New Hampshire Gov. Chris Sununu on Thursday announced his first statewide mask mandate amid the coronavirus pandemic, noting “this is not a decision that came lightly.”
Effective Friday, masks will be required at all indoor public spaces, as well as outdoors when social distancing cannot be maintained, the governor said.
“People who have tuned into these press conferences for the last eight months know how seriously we have encouraged mask wearing,” he said. “But today we are elevating that message even further given the seriousness of this crisis.”
Regarding masks, Sununu said, “they work, they help prevent the spread of COVID, and people should wear them.”
“We have said all along that a mask mandate was always on the table, and that we would let data drive our decisions,” he said.
According to tallies from the New Hampshire Department of Health and Human Services, the state has seen 15,749 COVID-19 cases to date, amounting to 504 deaths.
As of Wednesday, the state reported 91 current hospitalizations for COVID-19. There are said to be 6,375 more people being monitored for the virus statewide.
“Our hospitalization rate is increasing,” Sununu said. “We have always said that we cannot let our health care system get overrun, and instituting this mandate will help.”
Sununu also pointed to “substantial community transmission throughout our entire state,” while announcing the mask mandate.
“Early on, the pandemic had a disproportionate impact on the southern counties while the northern, more rural counties had less prevalence of COVID,” he said.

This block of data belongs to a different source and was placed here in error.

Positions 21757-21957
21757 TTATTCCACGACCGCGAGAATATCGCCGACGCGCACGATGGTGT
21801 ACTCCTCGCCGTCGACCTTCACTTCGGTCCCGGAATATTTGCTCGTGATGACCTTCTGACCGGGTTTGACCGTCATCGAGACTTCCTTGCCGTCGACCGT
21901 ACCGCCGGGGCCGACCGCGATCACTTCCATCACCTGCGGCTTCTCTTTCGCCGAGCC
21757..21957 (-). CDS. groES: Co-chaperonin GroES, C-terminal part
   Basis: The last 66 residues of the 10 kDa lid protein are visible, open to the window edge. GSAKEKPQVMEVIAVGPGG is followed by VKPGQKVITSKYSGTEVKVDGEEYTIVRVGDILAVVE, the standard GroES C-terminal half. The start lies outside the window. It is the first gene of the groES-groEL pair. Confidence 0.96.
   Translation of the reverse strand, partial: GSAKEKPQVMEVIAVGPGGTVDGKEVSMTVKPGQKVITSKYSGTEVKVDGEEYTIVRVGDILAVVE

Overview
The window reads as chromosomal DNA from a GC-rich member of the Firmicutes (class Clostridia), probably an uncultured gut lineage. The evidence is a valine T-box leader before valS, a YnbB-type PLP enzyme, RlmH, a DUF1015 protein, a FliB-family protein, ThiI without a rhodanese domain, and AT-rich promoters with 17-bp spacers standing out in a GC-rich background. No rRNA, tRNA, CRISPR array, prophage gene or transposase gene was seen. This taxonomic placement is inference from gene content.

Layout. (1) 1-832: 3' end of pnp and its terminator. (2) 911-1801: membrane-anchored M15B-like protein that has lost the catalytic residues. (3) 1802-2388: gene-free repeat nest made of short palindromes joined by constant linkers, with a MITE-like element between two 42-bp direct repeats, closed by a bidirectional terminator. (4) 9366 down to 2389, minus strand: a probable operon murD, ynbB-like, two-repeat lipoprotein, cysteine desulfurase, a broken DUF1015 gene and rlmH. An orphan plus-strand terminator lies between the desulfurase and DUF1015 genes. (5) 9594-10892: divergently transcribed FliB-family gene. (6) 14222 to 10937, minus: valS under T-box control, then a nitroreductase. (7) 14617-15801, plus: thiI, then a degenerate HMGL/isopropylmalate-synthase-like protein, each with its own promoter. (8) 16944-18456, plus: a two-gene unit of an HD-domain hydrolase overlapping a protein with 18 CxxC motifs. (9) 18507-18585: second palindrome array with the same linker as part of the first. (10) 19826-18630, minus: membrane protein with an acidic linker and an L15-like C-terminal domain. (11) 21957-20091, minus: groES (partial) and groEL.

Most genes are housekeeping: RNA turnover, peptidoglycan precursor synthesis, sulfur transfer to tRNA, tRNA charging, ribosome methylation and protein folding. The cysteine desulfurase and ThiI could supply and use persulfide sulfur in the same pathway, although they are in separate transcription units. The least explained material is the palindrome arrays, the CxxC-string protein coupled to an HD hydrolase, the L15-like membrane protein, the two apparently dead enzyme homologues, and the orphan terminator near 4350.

But, “As we all know, COVID does not stop at any one town’s borders. With substantial community spread across the entire state – including in Coos County – where the city of Berlin just instituted a mask mandate of their own, we are making this decision at a statewide level.”
COVID-19 outbreaks continue to be a problem at long-term care facilities. While masks have been mandated there since the beginning of the pandemic, Sununu expressed great concern with community transmission bringing the virus into these types of facilities at an alarming rate.
Sununu addressed Granite Staters who may be opposed to his latest pandemic protocol.
He explained the mandate “will allow us to keep our economy open and helps ensure our health care system has the capacity and workforce it needs in the coming weeks.”
“No one wants a shutdown,” he said. “No one wants to go back to where we were in March, April, and May.”
An intent of the mask mandate is to stop people who are asymptomatic from spreading COVD-19 when they don’t wear a mask into a store or other public place.
“You risk shutting down that business for weeks,” Sununu said. “You risk unknowingly infecting someone with severe health issues or someone who works in a longterm care facility."